A defining property of type-1 quasars is the presence of broad and narrow optical and UV lines emitted by ionic species over a wide range of ionization potentials (IPs, [1]): high-ionization lines (HILs) involving IP > 50 eV, and low-ionization lines (LILs) from ionic species with IP < 20 eV. Over the years, it has turned expedient to consider the UV resonance line CIV λ 1549 as a representative of broad HILs. Lines do not all show the same profiles, and redshifts measured on different lines often show significant differences. Internal line shifts involving both broad lines in the optical and UV spectra of quasars have offered a powerful diagnostic tool of the quasar innermost structure since a few years after the discovery of quasars [2].
The CIV λ 1549 is a resonant doublet ( 2 P 3 2 , 1 2 o 2 S 1 2 ) emitted by gas which is, at least in part, flowing out from a region within ∼1000 gravitational radii from the central black hole (e.g., [3], for a review). The occurrence of CIV λ 1549 large shifts constrains the suitability of the CIV λ 1549 profile broadening as a virial black hole mass ( M BH ) estimator (see, e.g., [4,5], for reviews). Results at low-redshift obtained in the mid-2010s suggest that the CIV λ 1549 line is unsuitable for, at least, part of the quasar Population A sources (Section 4 [6]). A similar conclusion was reached at z 2 on a sample of 15 high-luminosity quasars [7]. More recent work tends to confirm that the CIV λ 1549 line width is not straightforwardly related to virial broadening (e.g., [8]). However, the CIV λ 1549 line is strong and observable up to z 6 with optical spectrometers. It is so highly desirable to have a consistent virial broadening estimate up to the highest redshifts that various attempts (e.g., [9]) have been done at “rehabilitating” CIV λ 1549 line width estimators to bring them in agreement with the width of LILs such as H β and MgII λ 2800 [10].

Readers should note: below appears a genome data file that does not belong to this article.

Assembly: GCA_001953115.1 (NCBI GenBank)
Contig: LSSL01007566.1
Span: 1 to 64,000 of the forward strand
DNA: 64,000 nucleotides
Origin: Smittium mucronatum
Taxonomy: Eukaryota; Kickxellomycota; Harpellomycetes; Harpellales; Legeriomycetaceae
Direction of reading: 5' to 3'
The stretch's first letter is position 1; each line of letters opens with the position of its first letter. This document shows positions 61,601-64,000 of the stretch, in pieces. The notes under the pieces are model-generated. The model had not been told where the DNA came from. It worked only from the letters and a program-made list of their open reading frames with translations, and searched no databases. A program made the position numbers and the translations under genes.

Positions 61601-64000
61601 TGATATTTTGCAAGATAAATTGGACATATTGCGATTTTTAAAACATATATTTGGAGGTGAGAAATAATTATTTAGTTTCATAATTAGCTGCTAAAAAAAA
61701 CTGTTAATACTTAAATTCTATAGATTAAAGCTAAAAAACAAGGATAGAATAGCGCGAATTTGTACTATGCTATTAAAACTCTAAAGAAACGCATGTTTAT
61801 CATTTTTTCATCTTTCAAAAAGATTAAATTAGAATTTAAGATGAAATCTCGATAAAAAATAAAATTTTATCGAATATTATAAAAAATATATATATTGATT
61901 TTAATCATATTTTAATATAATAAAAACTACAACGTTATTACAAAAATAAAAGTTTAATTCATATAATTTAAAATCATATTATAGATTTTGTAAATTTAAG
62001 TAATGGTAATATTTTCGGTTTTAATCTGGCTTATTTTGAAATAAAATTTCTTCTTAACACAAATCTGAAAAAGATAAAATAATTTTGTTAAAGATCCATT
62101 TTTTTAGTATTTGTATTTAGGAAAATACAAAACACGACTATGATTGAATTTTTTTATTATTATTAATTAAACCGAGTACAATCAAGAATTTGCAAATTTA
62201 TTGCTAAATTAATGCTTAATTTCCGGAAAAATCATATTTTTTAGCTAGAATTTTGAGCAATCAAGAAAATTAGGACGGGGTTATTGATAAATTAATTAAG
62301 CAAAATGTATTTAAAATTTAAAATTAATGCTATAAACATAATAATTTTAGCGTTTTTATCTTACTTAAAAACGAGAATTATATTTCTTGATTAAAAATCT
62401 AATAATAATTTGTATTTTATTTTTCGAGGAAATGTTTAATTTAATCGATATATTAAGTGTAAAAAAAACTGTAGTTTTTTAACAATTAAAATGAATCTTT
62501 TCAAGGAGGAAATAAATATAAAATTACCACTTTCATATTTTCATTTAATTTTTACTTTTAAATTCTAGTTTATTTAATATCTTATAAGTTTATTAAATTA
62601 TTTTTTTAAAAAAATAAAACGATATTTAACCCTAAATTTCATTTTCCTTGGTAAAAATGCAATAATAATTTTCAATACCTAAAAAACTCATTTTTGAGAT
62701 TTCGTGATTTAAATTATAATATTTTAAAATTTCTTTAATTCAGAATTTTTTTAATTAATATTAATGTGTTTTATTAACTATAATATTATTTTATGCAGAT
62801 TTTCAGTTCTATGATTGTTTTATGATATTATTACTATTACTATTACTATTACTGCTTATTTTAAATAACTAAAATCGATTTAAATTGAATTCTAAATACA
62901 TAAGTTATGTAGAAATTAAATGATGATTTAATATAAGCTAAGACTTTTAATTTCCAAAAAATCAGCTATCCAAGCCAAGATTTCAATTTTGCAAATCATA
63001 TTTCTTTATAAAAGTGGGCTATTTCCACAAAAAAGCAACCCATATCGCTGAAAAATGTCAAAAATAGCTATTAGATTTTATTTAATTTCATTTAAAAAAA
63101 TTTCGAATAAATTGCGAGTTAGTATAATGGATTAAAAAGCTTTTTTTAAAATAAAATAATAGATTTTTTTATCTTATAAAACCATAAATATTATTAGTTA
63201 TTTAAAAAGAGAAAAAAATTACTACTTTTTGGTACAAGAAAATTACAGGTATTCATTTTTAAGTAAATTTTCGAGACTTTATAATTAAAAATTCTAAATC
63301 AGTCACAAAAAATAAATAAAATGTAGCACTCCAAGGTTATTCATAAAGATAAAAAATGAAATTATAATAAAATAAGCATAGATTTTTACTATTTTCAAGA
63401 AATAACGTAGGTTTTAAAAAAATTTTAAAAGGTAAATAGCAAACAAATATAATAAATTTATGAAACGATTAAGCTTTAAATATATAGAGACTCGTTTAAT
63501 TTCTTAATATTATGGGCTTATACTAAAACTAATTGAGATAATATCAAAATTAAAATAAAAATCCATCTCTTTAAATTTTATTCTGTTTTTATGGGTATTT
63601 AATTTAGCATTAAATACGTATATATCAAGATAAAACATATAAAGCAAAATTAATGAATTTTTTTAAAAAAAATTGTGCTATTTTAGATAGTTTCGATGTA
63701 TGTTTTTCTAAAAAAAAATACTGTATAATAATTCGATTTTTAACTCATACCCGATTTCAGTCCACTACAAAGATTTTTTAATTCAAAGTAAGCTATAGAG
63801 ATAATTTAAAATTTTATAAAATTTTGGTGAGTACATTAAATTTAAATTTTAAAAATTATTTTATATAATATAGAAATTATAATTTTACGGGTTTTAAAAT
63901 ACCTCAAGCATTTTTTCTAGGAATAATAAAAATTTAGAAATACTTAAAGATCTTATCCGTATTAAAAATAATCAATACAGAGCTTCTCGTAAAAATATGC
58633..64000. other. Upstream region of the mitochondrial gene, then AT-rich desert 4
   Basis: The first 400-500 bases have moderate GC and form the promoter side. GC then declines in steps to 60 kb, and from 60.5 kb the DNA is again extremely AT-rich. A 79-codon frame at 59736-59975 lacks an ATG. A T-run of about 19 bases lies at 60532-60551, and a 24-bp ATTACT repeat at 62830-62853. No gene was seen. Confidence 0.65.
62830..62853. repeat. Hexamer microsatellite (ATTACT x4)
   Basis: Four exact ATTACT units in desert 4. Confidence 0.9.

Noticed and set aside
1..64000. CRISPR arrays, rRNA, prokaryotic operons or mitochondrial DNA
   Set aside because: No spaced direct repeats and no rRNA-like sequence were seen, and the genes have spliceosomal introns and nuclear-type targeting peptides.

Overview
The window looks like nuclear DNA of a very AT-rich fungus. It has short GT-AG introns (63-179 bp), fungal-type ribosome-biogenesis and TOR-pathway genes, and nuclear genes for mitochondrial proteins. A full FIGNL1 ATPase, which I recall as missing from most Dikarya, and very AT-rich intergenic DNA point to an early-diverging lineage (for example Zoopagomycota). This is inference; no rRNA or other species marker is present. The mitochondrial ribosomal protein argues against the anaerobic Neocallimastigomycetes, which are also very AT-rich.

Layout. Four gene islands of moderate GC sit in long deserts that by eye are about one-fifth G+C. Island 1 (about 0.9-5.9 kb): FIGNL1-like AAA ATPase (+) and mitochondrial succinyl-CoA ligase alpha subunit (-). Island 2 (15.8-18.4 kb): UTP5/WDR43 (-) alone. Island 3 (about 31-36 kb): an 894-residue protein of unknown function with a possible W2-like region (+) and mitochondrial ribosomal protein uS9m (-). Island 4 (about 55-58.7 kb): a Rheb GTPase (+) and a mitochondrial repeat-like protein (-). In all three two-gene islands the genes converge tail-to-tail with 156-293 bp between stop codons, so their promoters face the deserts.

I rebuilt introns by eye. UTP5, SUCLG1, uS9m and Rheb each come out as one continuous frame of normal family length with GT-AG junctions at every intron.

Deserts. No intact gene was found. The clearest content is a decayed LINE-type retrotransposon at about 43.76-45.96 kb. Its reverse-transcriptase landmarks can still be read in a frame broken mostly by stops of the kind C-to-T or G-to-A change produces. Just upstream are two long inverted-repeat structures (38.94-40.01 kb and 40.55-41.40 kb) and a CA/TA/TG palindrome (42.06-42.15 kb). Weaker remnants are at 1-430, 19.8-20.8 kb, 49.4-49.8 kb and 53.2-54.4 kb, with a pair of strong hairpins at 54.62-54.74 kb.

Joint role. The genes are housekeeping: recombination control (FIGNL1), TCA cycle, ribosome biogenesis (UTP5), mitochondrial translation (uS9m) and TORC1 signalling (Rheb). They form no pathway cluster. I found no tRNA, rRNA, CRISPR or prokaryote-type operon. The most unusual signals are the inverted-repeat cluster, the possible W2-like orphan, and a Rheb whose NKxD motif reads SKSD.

In this contribution, we briefly stress the importance of black hole mass estimates (Section 2) and recapitulate the basic method of M BH estimates applied to large samples of quasars under the virial assumption (Section 3). To improve estimates that have been known to be plagued by systematic and statistical uncertainties as large as a factor ∼100, we adopt the “rehabilitating” power of the quasar eigenvector 1 (E1; Section 4). Our analysis is then focused on virial broadening estimators (VBEs; Section 5) from: (a) LILs (IP < 15 eV: H β , MgII 2800); (b) HILs (IP > 40 eV: CIV λ 1549); (c) intermediate-ionization lines (IILs: SiIII] λ 1892, Al III λ 1860), for which we provide a brief summary of preliminary results. Reported results from our group were published during the last decade [11,12,13,14]. We finally suggest that “photoioionization” computations of M BH (Section 6) may offer a solution to some of the problems associated with the use of an average scaling law.